BOSTON — The Boston Celtics would not be heading to Indiana with a 2-0 lead if not for Terry Rozier.


Boston took a 2-0 lead in its first-round NBA Playoff series thanks to a 99-91 comeback victory over the Pacers at TD Garden in Wednesday’s Game 2.

Rozier didn’t exactly light up the box score, he had four points on 2-for-5 shooting, but he did have six rebounds and six assists. Still, it was a little bit mystifying that with the Celtics down 11, head coach Brad Stevens had Rozier, Marcus Morris, Gordon Hayward, Jayson Tatum and Al Horford on the floor to begin the fourth quarter.

But alas, that group (and Jaylen Brown once he subbed in), got the deficit down to four by the time Kyrie Irving checked back in with 7:35 left. Rozier stayed in the game until the 3:53 mark, and when he left the Celtics had a turned their deficit into a four-point lead.

All told, Rozier finished the tilt with a game-high plus-19. But despite the underwhelming offensive performance, Celtics head coach Brad Stevens elected to stick with Rozier in a big moment. Ultimately it paid off, and after the game Stevens explained why he leaned on the guard so heavily.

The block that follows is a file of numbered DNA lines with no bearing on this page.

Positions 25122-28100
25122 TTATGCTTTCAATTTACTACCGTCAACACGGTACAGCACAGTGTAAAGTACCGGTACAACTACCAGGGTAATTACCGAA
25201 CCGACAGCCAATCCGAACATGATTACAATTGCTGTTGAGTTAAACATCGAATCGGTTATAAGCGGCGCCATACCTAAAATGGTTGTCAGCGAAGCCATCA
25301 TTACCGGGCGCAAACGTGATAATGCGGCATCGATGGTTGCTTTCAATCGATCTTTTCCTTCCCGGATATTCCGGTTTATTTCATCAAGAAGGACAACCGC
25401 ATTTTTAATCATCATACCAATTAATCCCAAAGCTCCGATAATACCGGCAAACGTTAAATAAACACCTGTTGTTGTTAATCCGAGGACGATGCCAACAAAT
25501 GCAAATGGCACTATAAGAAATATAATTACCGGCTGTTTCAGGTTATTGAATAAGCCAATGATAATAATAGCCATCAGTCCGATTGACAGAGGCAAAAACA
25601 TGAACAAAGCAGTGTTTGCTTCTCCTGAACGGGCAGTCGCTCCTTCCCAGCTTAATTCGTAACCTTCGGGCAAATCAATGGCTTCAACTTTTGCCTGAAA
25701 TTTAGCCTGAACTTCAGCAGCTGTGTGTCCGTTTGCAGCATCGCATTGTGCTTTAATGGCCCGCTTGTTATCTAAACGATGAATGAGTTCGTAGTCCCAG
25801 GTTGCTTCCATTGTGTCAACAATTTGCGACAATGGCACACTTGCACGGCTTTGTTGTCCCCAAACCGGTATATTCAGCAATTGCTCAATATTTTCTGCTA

“I think that he can — I think sometimes when it’s going like that, you need to be able to score, obviously, but you also need to be able to pick the ball up, make them a little but more uncomfortable, do those types of things,” Stevens said. “And I think Terry obviously does a good job of that. That’s one of the advantages of playing a little bit lesser minutes is you’ve got more energy to do stuff like that. And when we’re at our best, he does a good job of that. And he was huge in that comeback, way more than the stats (show), as you said. I don’t always think the plus/minus tells us the most accurate story, but tonight I think, with him, it’s very accurate.”

Stevens wasn’t alone in lauding the pending free agent’s performance. Kyrie Irving also had plenty of praise for his backcourt mate.

“It’s great. He’s throwing himself into the game,” Irving said. “He’s really, really locked in to the tendencies of the other point guard or whoever he’s guarding. He’s always communicating, he’s always having that high energy — whether it’s for three minutes or whether it’s for eight minutes. I’m glad he stayed out there and Brad made that decision, it takes pressure off of me having to bring the ball up and be the ball-handler every single play down. And that’s a trust that we’ve built over time and over the season.

“You know, he’s a special player, and we want him to go out there and be who he is,” Irving added. “But to see him throw himself into the game the way he has these last two games has been very impressive. It just shows a sense of maturity.  I just love that the sacrifice that we’re all making on this team is showing that it’s well worth it.”